The state bar told him that he was eligible to practice law as of this week. On Thursday, the clerk’s office of the Texas Supreme Court mailed out his bar card and law license—frame and all, just like he delivered it. To prepare for this day and those yet to come, Chavez ordered a passel of suits from the Men’s Wearhouse in Midland. “It’s been a while since I had to wear one,” he says.

He still pays attention to Permian football, like everybody else in Odessa. He followed the squad with more emotion this season than he had since he played. His nephew, Anthony Chavez, was a senior defensive back and special teamer for Mojo. Brian Chavez coached Anthony on youth leagues all the way up to high school. “He wore my jersey number all the way growing up,” says the proud uncle.


An extra walks in front of a stand full of dummies as Friday Night Lights is filmed, 2004; photo via AP

Permian was supposed to contend for a state title this fall, which marked the 25th anniversary of Friday Night Lights. The squad had 19 seniors starting. Mojo was undefeated through nine games, including a 57-7 spanking of the Odessa Bronchos in the Rumble in Ratliff. But Permian’s season ended in the second round of the divisional playoffs, with an upset to Amarillo Tascosa, which heading into the contest had lost 16 games in a row to Permian, a streak that dates back to the 1960s.


Chavez didn’t get in any trouble after that loss. “I was just a big cheerleader,” he says.

The Odessa American wrote up the season-ending game like an obituary, and accompanied the story with a photo of Permian players holding hands and crying, much like the scene Bissinger captured after an upset loss during Chavez’s senior year.

“We can never go back to high school football,” safety Jax Welch, who will graduate this year, told the newspaper after the Amarillo Tascosa defeat. “Nothing is like high school football, especially at Permian.”


A lot of things about Bissinger’s book still hold, and among them is this: football remains the king in Odessa. The income gap between those teaching literary classics in a classroom and those putting kids through the Oklahoma Drill on a practice field has only widened in the years since Friday Night Lights was published. Current head coach Blake Feldt, brought in after Gaines left under pressure, was lured to Permian by a base salary of $110,399, plus a $7,200 car allowance. (The Permian coach always gets perks from the booster club, too.) Feldt had been a football coach for 13 years; a teacher with that same amount of experience at the time got $49,734, with no transportation subsidy, and, alas, no booster bonuses.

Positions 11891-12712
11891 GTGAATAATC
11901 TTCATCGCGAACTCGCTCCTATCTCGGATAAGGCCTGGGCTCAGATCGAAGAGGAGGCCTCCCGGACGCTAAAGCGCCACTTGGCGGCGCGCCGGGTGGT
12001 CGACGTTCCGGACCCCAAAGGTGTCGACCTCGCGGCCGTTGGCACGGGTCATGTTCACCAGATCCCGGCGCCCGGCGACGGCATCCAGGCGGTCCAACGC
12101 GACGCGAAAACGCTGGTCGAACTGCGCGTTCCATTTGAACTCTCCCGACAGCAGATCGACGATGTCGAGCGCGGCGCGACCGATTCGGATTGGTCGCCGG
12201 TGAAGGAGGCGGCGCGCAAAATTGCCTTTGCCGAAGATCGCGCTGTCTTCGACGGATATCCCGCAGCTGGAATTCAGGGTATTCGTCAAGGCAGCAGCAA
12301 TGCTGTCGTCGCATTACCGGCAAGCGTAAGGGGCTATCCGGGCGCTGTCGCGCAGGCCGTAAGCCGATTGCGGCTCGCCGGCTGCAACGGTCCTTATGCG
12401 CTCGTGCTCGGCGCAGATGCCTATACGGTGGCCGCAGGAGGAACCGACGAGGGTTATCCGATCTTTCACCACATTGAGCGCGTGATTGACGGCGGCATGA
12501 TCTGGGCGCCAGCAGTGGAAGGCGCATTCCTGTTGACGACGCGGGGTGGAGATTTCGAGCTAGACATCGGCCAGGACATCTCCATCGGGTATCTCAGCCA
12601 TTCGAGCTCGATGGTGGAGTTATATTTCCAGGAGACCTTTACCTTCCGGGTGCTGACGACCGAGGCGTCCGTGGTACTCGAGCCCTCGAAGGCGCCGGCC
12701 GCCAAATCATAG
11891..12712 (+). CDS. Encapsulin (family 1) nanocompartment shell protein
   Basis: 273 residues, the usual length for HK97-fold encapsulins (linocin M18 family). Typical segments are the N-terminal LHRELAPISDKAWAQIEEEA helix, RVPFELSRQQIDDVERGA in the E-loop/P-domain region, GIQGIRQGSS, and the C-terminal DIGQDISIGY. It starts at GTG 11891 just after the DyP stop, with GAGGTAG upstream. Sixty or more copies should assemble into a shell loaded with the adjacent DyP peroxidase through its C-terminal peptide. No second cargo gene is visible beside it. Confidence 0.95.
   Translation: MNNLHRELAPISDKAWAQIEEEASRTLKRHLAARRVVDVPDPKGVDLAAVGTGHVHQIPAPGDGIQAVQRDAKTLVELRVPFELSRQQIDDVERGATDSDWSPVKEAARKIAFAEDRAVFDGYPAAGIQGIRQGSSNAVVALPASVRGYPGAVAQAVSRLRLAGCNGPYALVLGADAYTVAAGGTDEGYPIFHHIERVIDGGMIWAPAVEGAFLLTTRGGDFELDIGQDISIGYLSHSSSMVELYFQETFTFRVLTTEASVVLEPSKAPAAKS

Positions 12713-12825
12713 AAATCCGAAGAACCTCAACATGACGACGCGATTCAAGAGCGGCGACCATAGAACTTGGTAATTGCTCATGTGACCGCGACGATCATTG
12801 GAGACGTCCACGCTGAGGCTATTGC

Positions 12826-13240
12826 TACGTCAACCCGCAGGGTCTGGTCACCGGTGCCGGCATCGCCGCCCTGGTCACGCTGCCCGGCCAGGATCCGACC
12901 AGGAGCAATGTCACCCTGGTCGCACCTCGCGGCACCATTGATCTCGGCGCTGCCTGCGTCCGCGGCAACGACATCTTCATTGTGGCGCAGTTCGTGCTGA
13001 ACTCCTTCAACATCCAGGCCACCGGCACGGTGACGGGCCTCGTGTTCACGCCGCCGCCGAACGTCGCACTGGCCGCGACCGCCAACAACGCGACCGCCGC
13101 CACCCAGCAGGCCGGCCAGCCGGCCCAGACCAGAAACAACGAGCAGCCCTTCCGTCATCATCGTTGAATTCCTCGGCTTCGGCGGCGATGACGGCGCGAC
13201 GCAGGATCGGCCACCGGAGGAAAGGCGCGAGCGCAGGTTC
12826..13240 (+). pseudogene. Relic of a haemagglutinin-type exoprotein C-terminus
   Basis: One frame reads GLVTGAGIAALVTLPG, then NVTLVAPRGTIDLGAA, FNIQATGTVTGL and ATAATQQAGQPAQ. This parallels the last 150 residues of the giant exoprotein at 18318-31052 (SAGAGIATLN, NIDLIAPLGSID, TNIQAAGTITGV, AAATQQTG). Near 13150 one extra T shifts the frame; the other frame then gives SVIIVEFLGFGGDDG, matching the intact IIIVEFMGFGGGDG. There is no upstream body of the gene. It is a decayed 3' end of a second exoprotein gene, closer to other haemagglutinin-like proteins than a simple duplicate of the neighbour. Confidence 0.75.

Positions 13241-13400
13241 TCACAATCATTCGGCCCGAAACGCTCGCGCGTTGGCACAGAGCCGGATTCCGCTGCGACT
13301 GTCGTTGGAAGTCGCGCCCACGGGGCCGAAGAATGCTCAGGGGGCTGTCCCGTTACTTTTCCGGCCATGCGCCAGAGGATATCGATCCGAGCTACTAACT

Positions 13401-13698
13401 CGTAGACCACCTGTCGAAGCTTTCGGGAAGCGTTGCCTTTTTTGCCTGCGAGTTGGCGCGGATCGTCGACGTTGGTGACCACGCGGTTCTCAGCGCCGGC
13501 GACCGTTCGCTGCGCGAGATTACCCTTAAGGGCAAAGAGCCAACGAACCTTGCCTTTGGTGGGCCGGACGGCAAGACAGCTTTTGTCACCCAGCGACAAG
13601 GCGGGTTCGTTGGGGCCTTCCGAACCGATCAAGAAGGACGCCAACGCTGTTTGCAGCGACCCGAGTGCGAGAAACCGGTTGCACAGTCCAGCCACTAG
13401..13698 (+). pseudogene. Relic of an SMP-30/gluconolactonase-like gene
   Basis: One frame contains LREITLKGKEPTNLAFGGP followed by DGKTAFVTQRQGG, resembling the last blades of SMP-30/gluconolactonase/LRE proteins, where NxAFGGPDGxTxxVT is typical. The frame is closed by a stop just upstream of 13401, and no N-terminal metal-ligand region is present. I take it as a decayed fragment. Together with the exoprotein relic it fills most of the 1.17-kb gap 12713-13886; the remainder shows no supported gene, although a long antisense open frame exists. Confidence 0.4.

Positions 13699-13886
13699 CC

In 2013, the school board approved installation of a $2 million, 50 foot-by-26-foot video scoreboard for Ratliff Stadium.

No matter what the rest of the world thinks about misplaced priorities or lack of perspective, Chavez, at 45, still believes in the Permian way. It turns out the guy so admired a quarter century ago for not putting all his eggs in football’s basket sees nothing tragic in those who do.


“What made the Permian program, what’s so great about it, is that in Odessa, as a third grader you idolized the Permian middle linebacker or safety or receiver. That’s who you wanted to be,” he says. “And that’s a goal you can actually attain! How great is that? A goal you have in life is actually attainable! All you have to do is you just keep playing with your buddies and your friends and you actually attain your goals! In Odessa, you can do that! But, you grow up somewhere else, wanting to be Troy Aikman? You’re never going to be Troy Aikman.”

There are signs that Chavez has had an influence on those who followed in his cleat-steps—and not just because latter-day Permian players are no doubt aware of Friday Night Lights. (The locals have been complaining about their portrayal since the book was hot off the presses.) In 2013, Permian’s captain, Jorrion Wilson, who ran for 2,700 yards and scored 38 touchdowns as a junior and senior, graduated at the top of his class, and with all the college options Chavez had 25 years ago.

He turned down lots of football scholarships to accept admission to Harvard.

Chavez, the last Permian player to make it to Cambridge, won’t take any credit for Odessa’s latest export. But he will admit having a hand in his nephew’s decision-making about life after Mojo. Anthony Chavez is deciding on a college. He’s told his uncle that he plans to stay in Texas, and that he’s done with football.


“He thinks,” says Chavez, “he’s going to play rugby.”

Know something we should know? You can reach the reporter at dave.mckenna@deadspin.com. Illustration by Jim Cooke.